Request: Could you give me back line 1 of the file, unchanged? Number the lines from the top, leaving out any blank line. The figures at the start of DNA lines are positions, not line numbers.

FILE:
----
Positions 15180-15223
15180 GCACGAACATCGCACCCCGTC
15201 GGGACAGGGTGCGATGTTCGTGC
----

Positions 15180-15223